They employ more than 60 people & their UK charity, The Chole Mjini Trust Fund, pays for a kindergarten & meals for the children, provides scholarships for 100 or more older children in secondary schools, and ten or more young women and men at university.

Meanwhile, Anne and Jean initiated, and still support critical Whale Shark research. They also pioneered initiatives that saved the last of the Seychelles Fruit bats from extinction. The couple are heavily involved in a host of cultural heritage and other wildlife conservation initiatives, which could all cease if their company is unable to survive the effects of the pandemic. Anne explained the gravity of the situation they face: “All of our bookings (and hence income)  have been cancelled or rescheduled to 2021 and 2022 due to COVID 19. We are grateful to my sister Linda and our neighbours, the Ballakilley crew for helping us to fundraise to survive the next twelve months.” 

She continued: “With this immediate relief we will be able to stay operational, hang on to our key staff, secure their livelihoods and focus our attention to meet the future. If we survive the immediate challenge we will have the time to seek funding (grants and impact investment) to sustain our projects and pivot our business to meet the new post Covid market. We have already started this process and have been identified as a flagship project by WWF. It takes time though for these grants, loans or investment to be secured.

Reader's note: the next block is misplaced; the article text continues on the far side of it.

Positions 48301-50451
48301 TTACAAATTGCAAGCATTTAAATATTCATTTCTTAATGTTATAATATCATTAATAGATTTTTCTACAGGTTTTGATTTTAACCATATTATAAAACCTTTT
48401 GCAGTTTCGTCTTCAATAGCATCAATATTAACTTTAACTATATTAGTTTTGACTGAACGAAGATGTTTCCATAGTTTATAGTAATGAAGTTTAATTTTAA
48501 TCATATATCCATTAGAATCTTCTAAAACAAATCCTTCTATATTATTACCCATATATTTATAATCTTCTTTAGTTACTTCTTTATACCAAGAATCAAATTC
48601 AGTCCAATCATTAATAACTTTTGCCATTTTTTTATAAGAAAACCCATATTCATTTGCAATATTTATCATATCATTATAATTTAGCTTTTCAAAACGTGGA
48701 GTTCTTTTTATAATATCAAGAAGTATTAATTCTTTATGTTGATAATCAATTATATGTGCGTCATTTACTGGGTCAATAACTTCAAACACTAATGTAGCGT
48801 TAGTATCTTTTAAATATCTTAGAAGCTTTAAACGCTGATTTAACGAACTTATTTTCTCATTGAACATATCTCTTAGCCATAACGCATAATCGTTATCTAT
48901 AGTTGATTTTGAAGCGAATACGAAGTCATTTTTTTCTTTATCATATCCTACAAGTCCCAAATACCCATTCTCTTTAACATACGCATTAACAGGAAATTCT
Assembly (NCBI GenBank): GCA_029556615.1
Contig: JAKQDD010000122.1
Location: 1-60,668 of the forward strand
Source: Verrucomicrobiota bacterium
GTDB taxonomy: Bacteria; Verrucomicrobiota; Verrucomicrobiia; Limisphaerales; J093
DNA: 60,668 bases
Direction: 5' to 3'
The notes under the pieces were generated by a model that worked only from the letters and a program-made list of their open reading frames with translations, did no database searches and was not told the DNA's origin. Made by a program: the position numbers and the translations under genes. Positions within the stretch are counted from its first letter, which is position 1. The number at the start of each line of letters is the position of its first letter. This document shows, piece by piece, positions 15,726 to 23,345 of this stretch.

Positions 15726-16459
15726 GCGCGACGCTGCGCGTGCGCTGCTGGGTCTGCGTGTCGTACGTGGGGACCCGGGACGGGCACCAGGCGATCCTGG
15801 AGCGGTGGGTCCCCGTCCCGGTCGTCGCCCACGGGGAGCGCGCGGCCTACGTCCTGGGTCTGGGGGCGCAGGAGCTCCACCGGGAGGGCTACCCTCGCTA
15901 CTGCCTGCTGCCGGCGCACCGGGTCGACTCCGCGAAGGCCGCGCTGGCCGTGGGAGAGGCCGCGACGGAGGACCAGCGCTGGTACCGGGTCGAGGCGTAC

“We are confident that even if tourism does not recover in one year we will have found a way to keep our business and projects afloat and to sustain the gains that have been made in development and conservation. 

“We are also founding members of who are leading the way in defining what that new future of travel might look like. 

Move Over, sustainable travel, regenerative travel has arrived.”

With the 20 years of job security their staff have enjoyed under immediate threat, the fear is that to survive many will resort to exploiting the natural resources around them. 

Already the tourism revenues, that fund the marine park conserving this remarkable environment, have dried up completely. Most adults who now find themselves suddenly unemployed are reverting to unsustainable livelihoods, like dragging fine mesh nets through the coral or making charcoal from the mangrove forests. The hungry children are raiding birds’ nests and hunting small animals to eat.

Desperately in need of help Anne and Jean are now looking to Anne’s homeland for support; “We do so whilst fully recognising that people on the Isle of Man are also enduring difficult times,” explained Anne.

Meanwhile Anne’s Island based family members, along with their friends and neighbours Stewart and Barbara Clague, and the current owners of Ballakilley – the Goody family -have all pitched in to offer help. 

A sell-out fundraising afternoon took place recently at Old Lonan Church Farm Cottages, Ballamenaugh Road, Baldrine as part of the ongoing fundraising effort.

Anne & Jean are heartened by the warmth of the support from those attending the event and give their sincere and grateful thanks.